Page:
As you mourn the loss of your spouse, you also have to deal with the financial consequences of his death. You may have your own income or assets, and your spouse may have provided for you in his will. Yet, if your spouse was considerably wealthier than you, then what your spouse left you might not be enough. You may be entitled to more.
A Marital Portion May Apply
In Louisiana, a surviving spouse may receive a marital portion of a deceased spouse’s estate if the deceased spouse died “rich” in comparison to the surviving spouse. As the surviving spouse, you should know that:
- Your income and earning capacity are irrelevant to the marital portion determination.
- There is no definitive test to determine when one spouse is rich compared to the other spouse. Therefore, it is essential to discuss the possibility of a marital portion with an experienced Louisiana succession lawyer.
- The amount of the succession that becomes the marital portion is dependent on the deceased spouse’s number of kids. Generally, a surviving spouse may recover one-fourth of the succession in ownership if the deceased spouse had no kids, one-fourth of the succession in usufruct for life if the deceased spouse had three or fewer kids, or the equivalent of a child’s share in usufruct if the deceased spouse had more than three kids. A usufruct for life gives you the right to use the property during your lifetime.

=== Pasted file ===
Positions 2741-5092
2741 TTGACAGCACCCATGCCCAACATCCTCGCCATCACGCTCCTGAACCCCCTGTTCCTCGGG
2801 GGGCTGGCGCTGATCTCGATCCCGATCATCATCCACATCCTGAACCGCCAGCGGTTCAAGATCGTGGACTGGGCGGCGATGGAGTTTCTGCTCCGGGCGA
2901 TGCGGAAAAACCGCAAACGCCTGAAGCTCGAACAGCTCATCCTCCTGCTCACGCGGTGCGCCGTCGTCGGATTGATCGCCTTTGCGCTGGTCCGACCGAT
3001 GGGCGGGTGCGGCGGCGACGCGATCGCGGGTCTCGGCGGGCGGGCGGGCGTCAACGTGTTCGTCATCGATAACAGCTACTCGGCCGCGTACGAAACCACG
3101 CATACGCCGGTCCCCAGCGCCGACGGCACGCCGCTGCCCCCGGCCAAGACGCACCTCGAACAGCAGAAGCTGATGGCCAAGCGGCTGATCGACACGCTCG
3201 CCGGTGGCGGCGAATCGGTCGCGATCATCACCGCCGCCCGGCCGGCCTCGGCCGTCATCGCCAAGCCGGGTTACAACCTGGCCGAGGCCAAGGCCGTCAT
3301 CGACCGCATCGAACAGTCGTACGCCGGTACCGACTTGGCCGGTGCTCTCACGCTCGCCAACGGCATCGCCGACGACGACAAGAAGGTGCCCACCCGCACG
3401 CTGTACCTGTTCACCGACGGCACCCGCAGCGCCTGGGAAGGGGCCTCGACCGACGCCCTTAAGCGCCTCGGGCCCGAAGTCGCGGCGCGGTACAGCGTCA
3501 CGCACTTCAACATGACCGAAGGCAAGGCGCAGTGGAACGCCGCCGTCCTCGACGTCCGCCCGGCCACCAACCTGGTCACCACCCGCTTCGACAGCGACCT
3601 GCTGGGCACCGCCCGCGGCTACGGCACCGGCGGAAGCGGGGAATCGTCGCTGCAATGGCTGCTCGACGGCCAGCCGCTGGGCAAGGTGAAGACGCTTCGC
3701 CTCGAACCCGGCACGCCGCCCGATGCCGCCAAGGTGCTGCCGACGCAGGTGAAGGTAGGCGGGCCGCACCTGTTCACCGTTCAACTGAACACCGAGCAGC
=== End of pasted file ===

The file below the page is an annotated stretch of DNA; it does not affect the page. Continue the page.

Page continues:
- The marital portion will be reduced by the legacy already provided to you by your spouse and any payments that are due because of your spouse’s death, such as Social Security or life insurance benefits.
- The marital portion is currently capped at $1 million.
- The marital portion belongs only to you and is non-inheritable.
Decisions about whether a marital portion should apply and the value of a marital portion should be part of formal succession proceedings. To make sure that your rights are protected, please contact SVHC law today. Our experienced succession lawyers will review all aspects of your spouse’s succession and make sure that you are treated fairly.